To prove Theorem 5 by employing the idea in [7, 15], we first need to obtain a class of weighted Hardy–Sobolev type inequalities for 1<p<Q.

Theorem 6.

If 1<p<Q, 0sp and α>p-Qp, there exists a positive constant C=C(s,p,α,μ,Q) such that for any uDα1,p(Rd+k) we have


Remark 7.

When a=1, the conditions of Theorem 5 imply


and then prp*=QpQ-p. Therefore, there exists t[0,1] satisfying


Replacing r and α-σ into (1.6), we easily see that (1.6) is reduced to (1.10), which is exactly a weighted Hardy–Sobolev type inequality.

Remark 8.

Since the methods based on radial symmetry in [2] are no longer suitable for Gμ, Zhang, Han and Dou [15] adopted a different idea. They first proved weighted Hardy–Sobolev type inequalities related to Gμ for the case p=2 and then derived the associated weighted Caffarelli–Kohn–Nirenberg inequalities for the special case. Inspired by their work, we extended their results to all cases 1<p<Q. However, it is still open for the cases pQ.

This paper is organized as follows: Section 2 introduces some definitions and basic facts related to Gμ. In Section 3, we establish a Sobolev–Stein embedding theorem and Hardy–Sobolev type inequalities related to Gμ. Furthermore, we prove Theorem 6. Section 4 is devoted to the proof of Theorem 5.

2 Preliminary

We shall introduce some notions and basic facts about the Grushin type operators. Let μ be a positive real number and (x,y)xd×yk=d+k with d,k1. We denote by |x| (resp. |y|) the Euclidean norm in d (resp. k), i.e., |x|2=i=1dxi2 (resp. |y|2=j=1kyj2). The symbol x (resp. y) and Δx (resp. Δy) stand respectively for the usual gradient operator and the Laplace operator on d (resp. k).

The Grushin type vector fields are defined by


and the corresponding gradient operator and divergent operator are denoted respectively by


Denote the Grushin type operator by


A family of dilations {δλ:λ>0} on d+k is defined by


and Q=d+(1+μ)k is the corresponding homogeneous dimension. It is easy to see that the vector fields Xi and Yj are homogeneous of degree one with respect to the dilation, i.e., Xi(δλ)=λδλ(Xi), Yj(δλ)=λδλ(Yj), and hence μ(δλ)=λδλ(μ) and Gμ(δλ)=λ2δλ(Gμ).

The distance function from the origin to (x,y) on d+k is defined by


It is not difficult to check that ρ is homogeneous of degree one with respect to δλ and


Furthermore, Γ=Cμρ2-Q is the fundamental solution at the origin of Gμ (see [5]).

Denote the open ball of radius R centered at the origin by


Recalling the explicit polar transform defined by D’Ambrosio [3], we have


where dσ=(11+μ)k|sinθ|d2-1|cosθ|k-1dθdωddωk, and ωd and ωk denote the usual surface measures on d and k, respectively. In addition, the criteria for the integrability of |x|pρq was given as follows:

  • (i)

    If p+d>0 and p+q+Q>0, then


  • (ii)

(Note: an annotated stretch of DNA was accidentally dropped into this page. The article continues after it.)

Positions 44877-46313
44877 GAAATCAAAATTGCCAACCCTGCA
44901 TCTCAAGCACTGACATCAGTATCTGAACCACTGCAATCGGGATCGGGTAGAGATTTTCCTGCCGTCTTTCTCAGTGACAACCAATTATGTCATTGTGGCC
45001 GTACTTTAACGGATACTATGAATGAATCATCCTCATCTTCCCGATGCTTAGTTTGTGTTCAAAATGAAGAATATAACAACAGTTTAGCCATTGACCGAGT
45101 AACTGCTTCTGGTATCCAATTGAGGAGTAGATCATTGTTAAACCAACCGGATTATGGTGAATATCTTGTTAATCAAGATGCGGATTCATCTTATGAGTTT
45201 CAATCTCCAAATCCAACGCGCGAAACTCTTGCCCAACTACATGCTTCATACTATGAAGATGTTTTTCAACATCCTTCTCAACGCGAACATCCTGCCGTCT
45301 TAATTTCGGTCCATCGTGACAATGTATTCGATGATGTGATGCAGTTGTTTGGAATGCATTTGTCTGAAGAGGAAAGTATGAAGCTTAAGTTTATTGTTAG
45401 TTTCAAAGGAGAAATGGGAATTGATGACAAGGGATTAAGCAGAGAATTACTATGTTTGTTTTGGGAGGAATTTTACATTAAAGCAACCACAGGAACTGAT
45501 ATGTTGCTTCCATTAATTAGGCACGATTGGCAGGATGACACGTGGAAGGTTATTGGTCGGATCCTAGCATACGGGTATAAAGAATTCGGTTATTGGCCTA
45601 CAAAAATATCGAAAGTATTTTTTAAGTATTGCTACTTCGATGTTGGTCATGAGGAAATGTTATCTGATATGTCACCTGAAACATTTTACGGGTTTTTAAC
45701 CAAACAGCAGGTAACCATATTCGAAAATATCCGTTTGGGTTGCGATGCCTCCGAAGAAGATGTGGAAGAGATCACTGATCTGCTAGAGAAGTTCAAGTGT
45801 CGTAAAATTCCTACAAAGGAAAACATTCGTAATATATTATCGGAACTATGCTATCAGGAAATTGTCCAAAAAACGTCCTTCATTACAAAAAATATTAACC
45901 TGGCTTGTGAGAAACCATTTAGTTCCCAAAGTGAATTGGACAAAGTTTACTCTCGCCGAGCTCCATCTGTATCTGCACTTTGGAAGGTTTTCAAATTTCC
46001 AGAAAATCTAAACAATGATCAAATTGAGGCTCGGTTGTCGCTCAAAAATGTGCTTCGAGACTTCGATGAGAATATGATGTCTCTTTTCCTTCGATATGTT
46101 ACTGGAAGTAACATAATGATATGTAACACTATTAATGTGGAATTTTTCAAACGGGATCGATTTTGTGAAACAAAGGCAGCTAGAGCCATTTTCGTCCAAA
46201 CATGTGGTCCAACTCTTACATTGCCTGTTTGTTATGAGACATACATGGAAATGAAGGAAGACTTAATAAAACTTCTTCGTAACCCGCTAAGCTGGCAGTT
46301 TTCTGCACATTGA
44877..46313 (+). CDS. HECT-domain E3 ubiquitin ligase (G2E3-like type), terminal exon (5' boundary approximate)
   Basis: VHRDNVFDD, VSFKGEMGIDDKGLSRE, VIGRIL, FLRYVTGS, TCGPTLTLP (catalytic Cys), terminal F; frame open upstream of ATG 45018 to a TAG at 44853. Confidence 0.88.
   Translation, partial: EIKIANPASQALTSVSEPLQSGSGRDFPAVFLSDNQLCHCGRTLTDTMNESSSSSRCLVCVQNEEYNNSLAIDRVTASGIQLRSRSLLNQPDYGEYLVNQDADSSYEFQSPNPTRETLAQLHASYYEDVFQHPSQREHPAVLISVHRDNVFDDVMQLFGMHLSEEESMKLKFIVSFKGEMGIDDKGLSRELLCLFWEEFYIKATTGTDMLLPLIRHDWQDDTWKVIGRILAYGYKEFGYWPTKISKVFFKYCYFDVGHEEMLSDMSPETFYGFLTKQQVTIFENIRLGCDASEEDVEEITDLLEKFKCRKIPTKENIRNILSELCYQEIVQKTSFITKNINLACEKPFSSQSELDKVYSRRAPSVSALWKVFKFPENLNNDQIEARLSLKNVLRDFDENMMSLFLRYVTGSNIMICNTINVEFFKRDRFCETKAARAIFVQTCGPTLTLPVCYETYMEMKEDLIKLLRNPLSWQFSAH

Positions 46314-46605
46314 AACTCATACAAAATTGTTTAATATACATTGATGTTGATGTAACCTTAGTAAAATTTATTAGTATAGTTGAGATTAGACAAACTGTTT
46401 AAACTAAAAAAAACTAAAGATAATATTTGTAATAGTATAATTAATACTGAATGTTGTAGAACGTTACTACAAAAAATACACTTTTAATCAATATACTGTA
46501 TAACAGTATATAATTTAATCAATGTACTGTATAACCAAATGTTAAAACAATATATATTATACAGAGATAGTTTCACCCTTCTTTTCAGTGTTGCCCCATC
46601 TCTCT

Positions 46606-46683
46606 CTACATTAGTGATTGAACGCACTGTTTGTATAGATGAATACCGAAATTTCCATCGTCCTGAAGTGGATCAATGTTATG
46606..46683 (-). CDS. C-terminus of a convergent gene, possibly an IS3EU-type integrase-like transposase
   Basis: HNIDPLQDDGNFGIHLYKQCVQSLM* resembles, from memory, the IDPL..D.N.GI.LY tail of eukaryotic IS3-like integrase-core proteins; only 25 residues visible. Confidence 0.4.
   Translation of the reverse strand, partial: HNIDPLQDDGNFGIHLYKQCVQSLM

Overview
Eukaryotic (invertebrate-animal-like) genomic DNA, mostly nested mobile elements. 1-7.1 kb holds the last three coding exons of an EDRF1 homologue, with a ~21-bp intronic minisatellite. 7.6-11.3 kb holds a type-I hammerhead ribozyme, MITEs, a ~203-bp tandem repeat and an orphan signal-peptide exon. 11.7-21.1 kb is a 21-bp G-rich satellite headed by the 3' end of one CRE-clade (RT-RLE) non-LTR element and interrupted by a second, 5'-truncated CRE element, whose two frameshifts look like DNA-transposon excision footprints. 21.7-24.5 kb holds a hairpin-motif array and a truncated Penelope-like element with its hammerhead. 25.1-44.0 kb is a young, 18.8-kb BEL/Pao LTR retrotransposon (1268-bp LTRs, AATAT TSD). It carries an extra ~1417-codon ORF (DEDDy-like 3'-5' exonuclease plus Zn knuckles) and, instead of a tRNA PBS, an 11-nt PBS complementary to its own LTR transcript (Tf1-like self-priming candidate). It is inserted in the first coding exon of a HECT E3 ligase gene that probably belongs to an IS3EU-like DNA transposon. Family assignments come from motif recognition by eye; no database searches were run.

If p+d>0 and p+q+Q<0, then


3 Proof of Theorem 6

Firstly, we need to prove the Sobolev–Stein embedding result related to Grushin type operators.

Theorem 1.

If 1<p<Q, there exists a positive constant C=C(p,μ,Q) such that for any uD01,p(Rd+k) we have


Next, we shall prove the associated Hardy–Sobolev type inequalities.

Theorem 2.

If 1<p<Q, 0sp, there exists a positive constant C=C(s,p,μ,Q) such that for any uD01,p(Rd+k) we have


In order to prove Theorem 1, we consider the fractional integral operator


The Hardy–Littlewood–Sobolev theorem for Iν holds (see [6]).

Theorem 3.

Let 0<ν<Q and 1p<Qν. Then we have the following:

  • (i)

    If 1<p<Q , then the condition 1p-1q=νQ is necessary and sufficient for the boundedness of Iν from Lp(d+k) to Lq(d+k).

  • (ii)

    If p=1 , then the condition 1-1q=νQ is necessary and sufficient for the boundedness of Iν from L1(d+k) to Lq,(d+k) , where Lq, denotes the weak Lq space.

Proof of Theorem 1.

For any uC0(d+k), using the integral representation formula for the fundamental solution of Gμ, we have


Noting Gμ=μμ and μ*=-μ, and integrating by parts on the right-hand side of (3.1), we obtain




we obtain


Now, the application of Theorem 3 yields




and C is a suitable positive constant depending only on p, μ and Q. ∎

Proof of Theorem 2.

Recall p*(s,p,Q)=p(Q-s)Q-p, where 1<p<Q and 0sp. If s=0, then we have p*(p,p,Q)=p and Theorem 2 is reduced to Theorem 1. If s=p, then p*(0,p,Q)=p* and Theorem 2 is reduced to Theorem 2 in the case α=0. Therefore, it suffices to deal with the case 0<s<p.

Denoting p*(s,p,Q)=(1-sp)p*+s, by the Hölder inequality, (1.4) in the case α=0 and Theorem 1, we have




To prove Theorem 6, we shall introduce two results.

Lemma 4 (see [11]).

Let p1. For all ξ1,ξ2Rn the following inequalities hold:

  • (i)

    If p2 , then


  • (ii)

    If p>2 , then


    where , represents the common inner product on the Euclidean space n.